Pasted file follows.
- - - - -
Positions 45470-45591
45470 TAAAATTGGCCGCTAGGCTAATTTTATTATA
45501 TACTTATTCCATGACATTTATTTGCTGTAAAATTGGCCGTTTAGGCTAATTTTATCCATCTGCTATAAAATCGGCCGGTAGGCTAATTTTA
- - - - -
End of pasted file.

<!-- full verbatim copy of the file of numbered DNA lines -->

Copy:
Positions 45470-45591
45470 TAAAATTGGCCGCTAGGCTAATTTTATTATA
45501 TACTTATTCCATGACATTTATTTGCTGTAAAATTGGCCGTTTAGGCTAATTTTATCCATCTGCTATAAAATCGGCCGGTAGGCTAATTTTA